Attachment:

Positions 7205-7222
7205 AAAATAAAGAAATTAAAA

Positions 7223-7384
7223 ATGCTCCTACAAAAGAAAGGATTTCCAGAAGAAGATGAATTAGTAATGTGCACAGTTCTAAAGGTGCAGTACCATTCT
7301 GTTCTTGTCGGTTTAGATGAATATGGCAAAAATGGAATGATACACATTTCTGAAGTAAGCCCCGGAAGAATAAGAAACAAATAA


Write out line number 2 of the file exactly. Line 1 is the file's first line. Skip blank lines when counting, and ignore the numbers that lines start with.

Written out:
7205 AAAATAAAGAAATTAAAA